Toshiba Corp (TOSYY) said Tuesday its chief executive and president Hisao Tanaka will step down after an independent investigation found he had been aware the company had been inflating its profits over a number of years.
In one of the biggest ever accounting scandals in Japanese corporate history, the investigators’ report said the consumer electronics and engineering giant had overstated operating profits by a total of 151.8 billion yen ($1.22 billion) since 2008, claiming numbers that were up to three times the actual level.
“Toshiba had a corporate culture in which management decisions could not be challenged,” according to a summary of the investigator’s report. “Employees were pressured into inappropriate accounting by postponing loss reports or moving certain costs into later years.”
The company is likely to have to restate its earnings for the last six financial years.
It’s the second big scandal of its kind in less than four years. In late 2011, executives at camera maker Olympus were accused of orchestrating a $1.7 billion accounting fraud scheme.
It’s unclear so far whether any of its employees will face criminal charges, or whether the company itself will have to face any official sanction. Reuters reported that regulators were beginning their own review of Toshiba’s book-keeping, based on Monday’s report.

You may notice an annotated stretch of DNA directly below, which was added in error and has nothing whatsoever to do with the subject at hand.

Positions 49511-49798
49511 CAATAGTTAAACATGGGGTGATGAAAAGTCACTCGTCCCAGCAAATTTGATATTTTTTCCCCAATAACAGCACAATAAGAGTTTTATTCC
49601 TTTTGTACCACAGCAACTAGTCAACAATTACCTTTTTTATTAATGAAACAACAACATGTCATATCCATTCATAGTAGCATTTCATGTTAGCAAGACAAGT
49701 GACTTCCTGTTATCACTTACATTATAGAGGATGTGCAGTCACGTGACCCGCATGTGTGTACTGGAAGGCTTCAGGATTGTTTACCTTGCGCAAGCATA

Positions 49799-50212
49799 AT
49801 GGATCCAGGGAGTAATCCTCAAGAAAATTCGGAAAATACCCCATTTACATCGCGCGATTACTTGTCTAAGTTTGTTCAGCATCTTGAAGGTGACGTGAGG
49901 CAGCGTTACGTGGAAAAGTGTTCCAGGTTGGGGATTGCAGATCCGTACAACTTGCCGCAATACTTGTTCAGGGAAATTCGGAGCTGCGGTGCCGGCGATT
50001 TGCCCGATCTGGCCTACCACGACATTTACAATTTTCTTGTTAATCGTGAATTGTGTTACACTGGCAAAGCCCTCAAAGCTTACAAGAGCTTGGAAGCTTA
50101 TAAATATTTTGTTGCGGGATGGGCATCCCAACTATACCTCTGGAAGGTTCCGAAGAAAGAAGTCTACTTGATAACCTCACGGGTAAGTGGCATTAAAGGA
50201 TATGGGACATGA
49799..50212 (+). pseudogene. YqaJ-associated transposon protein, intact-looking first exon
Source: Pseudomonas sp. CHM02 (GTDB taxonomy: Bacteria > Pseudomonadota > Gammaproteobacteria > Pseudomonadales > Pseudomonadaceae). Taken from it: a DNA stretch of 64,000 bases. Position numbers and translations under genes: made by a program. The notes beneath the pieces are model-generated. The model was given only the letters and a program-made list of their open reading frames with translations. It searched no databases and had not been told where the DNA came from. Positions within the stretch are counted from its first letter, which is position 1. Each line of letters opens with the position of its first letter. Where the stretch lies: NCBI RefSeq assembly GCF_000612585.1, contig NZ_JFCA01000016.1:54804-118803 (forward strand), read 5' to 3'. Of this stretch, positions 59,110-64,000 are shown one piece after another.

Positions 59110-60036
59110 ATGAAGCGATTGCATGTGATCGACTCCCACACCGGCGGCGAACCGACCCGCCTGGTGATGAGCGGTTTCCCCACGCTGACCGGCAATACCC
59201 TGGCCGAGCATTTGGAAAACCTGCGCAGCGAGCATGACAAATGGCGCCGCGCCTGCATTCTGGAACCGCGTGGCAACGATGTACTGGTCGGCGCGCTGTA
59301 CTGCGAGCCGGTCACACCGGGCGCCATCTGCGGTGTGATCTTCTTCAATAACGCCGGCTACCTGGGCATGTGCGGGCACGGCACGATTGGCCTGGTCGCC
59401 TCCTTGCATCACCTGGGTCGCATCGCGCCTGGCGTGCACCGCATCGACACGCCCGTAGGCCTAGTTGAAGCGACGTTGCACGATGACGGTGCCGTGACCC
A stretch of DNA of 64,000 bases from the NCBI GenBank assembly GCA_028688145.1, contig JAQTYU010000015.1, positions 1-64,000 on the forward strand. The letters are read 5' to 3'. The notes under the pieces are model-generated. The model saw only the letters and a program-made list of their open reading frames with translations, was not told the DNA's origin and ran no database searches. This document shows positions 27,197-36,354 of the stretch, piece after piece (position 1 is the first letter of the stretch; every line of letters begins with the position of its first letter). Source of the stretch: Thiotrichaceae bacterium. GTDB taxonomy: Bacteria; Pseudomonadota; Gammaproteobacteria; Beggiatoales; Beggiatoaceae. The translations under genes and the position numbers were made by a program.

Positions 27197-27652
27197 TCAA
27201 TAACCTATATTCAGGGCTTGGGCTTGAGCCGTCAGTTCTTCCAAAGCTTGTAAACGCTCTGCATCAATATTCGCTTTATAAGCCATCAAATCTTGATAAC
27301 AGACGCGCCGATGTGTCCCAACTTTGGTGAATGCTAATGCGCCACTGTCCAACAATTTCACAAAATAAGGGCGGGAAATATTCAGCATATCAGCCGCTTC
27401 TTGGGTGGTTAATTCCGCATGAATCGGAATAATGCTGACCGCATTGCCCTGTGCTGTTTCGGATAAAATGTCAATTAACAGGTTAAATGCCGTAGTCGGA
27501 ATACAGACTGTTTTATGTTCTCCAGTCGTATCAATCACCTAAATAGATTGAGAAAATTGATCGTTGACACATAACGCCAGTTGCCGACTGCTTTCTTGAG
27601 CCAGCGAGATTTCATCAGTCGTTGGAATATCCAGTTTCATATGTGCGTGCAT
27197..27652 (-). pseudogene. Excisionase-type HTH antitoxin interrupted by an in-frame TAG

Japan’s Finance Minister, Taro Aso, called the accounting irregularities “very regrettable” and a blow to the country’s efforts to regain the confidence of global investors.
“If (Japan) fails to implement appropriate corporate governance, it could lose the market’s trust,” Aso told a news conference. However, he wouldn’t say whether Toshiba would face any kind of financial penalty.
Tanaka will be replaced by Masashi Muromachi, the group’s chairman, according to a company statement. His predecessors, vice-chairman Norio Sasaki and adviser Atsutoshi Nishida, will also step down after being implicated in the report.
Toshiba will also appoint a slew of independent directors to its board to strengthen external oversight of its management. It said Tuesday it may reserve over half of its board seats for outside appointees.